The future of the Canadian GP

NORMAN LEGAULT, managing-director of Grand Prix Players du Canada, and F1 boss Bernie Ecclestone last weekend had a meeting with Jean Pelletier, the chief of staff of Canadian Prime Minister Jean Chretien to discuss the future of the Grand Prix in relation to the new anti-tobacco legislation known as Law C-71. This received Royal Assent in April but does not come into effect until October 1998.

"If the Canadian government decides to ban tobacco companies from advertising on the cars," Ecclestone told Canadian pressmen, "there is a clause which enables us to cancel the contract and move the Grand Prix elsewhere. You know there are many cities interested in holding a Grand Prix than we can include in the calendar."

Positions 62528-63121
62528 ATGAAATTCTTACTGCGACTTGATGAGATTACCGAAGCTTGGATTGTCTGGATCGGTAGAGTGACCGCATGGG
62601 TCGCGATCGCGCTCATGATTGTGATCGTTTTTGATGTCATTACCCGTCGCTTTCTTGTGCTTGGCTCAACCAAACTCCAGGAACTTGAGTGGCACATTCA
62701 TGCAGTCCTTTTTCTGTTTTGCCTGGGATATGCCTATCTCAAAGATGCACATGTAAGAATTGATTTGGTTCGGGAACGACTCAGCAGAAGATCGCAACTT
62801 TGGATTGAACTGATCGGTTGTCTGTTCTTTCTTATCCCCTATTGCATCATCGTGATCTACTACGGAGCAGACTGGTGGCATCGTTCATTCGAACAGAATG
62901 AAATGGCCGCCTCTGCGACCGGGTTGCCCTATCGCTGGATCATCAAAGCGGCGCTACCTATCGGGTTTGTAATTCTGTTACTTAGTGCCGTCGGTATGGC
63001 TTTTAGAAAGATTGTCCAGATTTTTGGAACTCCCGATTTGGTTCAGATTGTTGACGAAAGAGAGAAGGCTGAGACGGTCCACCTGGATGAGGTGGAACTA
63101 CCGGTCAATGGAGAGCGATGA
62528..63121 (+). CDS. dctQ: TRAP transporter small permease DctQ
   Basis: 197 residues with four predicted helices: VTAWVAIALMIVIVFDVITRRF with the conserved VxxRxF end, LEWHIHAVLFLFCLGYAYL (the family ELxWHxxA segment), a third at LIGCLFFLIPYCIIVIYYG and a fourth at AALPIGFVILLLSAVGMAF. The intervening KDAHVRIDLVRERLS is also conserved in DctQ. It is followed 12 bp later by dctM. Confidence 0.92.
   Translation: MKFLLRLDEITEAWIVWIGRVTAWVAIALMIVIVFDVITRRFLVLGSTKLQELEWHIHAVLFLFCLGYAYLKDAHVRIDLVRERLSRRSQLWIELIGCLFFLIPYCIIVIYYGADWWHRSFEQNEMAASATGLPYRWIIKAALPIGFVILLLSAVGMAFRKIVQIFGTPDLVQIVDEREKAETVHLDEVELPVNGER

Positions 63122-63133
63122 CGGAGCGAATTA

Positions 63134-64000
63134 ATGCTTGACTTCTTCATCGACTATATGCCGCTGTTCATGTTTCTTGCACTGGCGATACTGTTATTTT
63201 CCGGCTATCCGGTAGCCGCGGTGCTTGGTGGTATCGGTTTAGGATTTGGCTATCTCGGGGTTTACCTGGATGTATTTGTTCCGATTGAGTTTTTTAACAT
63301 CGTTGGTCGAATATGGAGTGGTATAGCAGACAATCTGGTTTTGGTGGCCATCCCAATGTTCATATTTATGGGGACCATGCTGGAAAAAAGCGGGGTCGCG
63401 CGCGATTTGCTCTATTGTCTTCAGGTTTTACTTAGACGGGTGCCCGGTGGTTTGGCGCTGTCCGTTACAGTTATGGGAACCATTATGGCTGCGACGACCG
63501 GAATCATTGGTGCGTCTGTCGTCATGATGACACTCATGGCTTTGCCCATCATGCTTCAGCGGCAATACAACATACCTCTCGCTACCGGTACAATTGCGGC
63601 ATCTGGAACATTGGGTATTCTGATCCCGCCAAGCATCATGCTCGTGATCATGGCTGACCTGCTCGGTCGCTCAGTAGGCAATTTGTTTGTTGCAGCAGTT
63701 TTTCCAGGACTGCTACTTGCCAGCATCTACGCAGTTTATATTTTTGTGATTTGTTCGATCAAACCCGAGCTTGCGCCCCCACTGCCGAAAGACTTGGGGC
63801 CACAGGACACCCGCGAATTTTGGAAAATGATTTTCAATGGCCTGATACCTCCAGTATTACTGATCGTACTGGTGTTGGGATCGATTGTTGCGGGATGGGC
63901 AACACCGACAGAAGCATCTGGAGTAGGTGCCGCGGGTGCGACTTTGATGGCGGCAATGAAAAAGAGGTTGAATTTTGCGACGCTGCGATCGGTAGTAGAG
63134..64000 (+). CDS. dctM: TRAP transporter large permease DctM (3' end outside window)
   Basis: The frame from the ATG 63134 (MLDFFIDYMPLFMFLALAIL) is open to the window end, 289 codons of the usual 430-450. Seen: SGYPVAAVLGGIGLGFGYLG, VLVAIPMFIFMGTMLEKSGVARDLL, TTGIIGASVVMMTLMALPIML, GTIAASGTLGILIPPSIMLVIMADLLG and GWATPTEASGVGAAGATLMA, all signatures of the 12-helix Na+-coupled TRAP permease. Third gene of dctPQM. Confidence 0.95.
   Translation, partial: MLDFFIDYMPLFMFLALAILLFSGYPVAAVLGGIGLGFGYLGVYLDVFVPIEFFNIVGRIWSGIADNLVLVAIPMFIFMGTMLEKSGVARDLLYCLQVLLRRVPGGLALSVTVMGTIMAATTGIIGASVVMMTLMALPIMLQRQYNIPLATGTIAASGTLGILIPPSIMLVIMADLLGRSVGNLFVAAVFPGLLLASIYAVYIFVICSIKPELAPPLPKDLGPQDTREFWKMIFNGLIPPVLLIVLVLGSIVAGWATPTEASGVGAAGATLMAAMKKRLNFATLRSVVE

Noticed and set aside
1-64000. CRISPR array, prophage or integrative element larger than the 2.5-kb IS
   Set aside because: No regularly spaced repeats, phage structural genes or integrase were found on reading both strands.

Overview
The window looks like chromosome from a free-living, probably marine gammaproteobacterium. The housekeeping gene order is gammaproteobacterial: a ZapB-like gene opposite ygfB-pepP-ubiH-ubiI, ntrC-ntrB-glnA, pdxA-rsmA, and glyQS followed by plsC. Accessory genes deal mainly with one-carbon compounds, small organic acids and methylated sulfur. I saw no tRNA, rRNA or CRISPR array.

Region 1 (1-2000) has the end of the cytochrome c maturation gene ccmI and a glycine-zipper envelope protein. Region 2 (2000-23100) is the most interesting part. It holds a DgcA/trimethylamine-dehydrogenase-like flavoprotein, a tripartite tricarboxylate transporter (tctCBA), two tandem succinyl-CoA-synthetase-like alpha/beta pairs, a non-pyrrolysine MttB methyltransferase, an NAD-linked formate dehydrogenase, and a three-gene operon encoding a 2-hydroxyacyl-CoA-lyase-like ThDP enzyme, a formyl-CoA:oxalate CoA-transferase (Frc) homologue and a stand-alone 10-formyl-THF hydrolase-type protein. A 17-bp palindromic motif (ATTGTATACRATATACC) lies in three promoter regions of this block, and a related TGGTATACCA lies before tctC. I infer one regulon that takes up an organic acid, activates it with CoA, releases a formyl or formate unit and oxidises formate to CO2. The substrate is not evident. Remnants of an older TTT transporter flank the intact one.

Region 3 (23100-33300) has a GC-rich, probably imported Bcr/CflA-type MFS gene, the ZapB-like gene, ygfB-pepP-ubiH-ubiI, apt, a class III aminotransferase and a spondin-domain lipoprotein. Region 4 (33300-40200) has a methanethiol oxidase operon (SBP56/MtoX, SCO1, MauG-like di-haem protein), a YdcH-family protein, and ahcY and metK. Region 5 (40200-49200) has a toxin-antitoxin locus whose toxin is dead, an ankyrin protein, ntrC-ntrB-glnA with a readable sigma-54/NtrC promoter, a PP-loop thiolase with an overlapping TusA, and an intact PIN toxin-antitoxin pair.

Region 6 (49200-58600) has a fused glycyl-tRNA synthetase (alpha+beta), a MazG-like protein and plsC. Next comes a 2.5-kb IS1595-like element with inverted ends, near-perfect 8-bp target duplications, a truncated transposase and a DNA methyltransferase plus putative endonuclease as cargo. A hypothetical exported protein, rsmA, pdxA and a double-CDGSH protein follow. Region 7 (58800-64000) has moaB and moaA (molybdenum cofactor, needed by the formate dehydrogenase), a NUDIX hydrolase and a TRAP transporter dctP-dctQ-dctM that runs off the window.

Pelletier indicated that the government may be willing to compromise and allow the cars, the drivers and the team personnel to carry tobacco branding. The problem is that it may lead to calls for similar exceptions to be made in other areas of tobacco sponsorship.

Research published by the Greater Montreal Convention and Tourism Bureau last week showed that the Grand Prix brings in more money than all the other major events in Montreal combined with an estimated $50m over the weekend.

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